Dupree (6-foot-4, 269 pounds) turned in a blazing 4.56 official time in the 40, including an unofficial 1.60-second 10-yard split. He also blew away observers with a broad jump of 11 feet, 5 inches, and a 42-inch vertical jump. "He shows an incredible lower-body explosion," NFL Media analyst Mike Mayock said during the NFL Network's telecast of the combine.
Dupree played a hybrid end/outside linebacker position for Kentucky and was invited to the combine as a linebacker. Mayock had Dupree as his No. 5 edge rusher going into the combine.
Dupree's 40 time trailed Clemson's Vic Beasley (4.53), but was better than Florida's Dante Fowler Jr. (4.60) and Nebraska's Randy Gregory (4.64). Those three were invited as ends, as was Missouri's Shane Ray, who didn't participate in the testing because of a toe injury. Those four are ahead of Dupree in Mayock's edge rusher rankings.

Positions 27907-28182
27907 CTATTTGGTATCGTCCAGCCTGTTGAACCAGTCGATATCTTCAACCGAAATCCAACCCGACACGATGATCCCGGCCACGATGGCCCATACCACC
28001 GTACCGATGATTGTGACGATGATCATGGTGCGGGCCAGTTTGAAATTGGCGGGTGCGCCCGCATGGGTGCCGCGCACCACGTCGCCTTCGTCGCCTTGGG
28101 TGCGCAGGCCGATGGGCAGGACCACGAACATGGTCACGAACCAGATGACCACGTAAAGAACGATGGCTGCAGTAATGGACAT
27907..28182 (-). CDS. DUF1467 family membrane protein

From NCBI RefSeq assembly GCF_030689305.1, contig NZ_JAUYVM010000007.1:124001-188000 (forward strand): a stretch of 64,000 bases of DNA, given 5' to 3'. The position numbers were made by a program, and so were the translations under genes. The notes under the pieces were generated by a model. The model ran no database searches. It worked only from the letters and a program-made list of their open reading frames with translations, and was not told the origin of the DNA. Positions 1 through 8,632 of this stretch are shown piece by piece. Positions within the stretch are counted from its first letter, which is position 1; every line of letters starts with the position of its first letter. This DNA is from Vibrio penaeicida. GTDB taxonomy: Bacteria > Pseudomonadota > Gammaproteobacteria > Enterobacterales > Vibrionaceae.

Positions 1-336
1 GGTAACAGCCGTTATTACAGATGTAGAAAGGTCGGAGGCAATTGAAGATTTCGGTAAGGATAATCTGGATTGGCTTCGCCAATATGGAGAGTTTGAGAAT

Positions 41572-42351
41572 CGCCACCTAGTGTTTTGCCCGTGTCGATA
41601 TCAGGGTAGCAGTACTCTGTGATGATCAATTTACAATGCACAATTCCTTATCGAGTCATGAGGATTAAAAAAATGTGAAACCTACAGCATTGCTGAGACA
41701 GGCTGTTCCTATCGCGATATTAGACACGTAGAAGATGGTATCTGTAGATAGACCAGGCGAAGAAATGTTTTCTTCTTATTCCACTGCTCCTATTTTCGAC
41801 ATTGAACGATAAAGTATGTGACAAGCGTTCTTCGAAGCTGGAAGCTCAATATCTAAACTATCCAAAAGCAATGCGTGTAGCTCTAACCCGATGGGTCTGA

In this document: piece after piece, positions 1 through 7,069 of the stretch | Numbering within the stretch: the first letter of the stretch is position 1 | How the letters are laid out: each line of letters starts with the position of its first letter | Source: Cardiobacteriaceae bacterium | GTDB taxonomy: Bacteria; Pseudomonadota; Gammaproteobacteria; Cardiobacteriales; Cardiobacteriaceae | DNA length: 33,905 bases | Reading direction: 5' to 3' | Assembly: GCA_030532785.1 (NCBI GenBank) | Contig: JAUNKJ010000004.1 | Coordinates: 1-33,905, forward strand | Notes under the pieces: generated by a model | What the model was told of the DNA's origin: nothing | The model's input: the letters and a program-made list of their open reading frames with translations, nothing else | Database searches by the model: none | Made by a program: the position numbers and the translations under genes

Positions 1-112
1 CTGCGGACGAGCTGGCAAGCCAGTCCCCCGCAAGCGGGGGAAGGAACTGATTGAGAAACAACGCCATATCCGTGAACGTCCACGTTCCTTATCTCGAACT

Dupree -- who did not participate in the combine drills because of a groin injury -- was a three-year starter for UK and finished his career with 23.5 sacks and 37 tackles for loss. Dupree, who didn't redshirt in college, starred at tight end and defensive end and also was a basketball standout in high school in Georgia.
As athletic as he is, Dupree was "not consistent enough" at Kentucky, according to Mayock. Fellow analyst Charles Davis said that when he watches tape of Dupree, "I don't find him as much as I'm looking for." In addition, fellow analyst Daniel Jeremiah said Dupree "is not very refined" and "needs a runway" as a pass rusher.
Dupree wore No. 2 at Kentucky, saying, "I'm trying to be No. 1, but I am working like I am No. 2."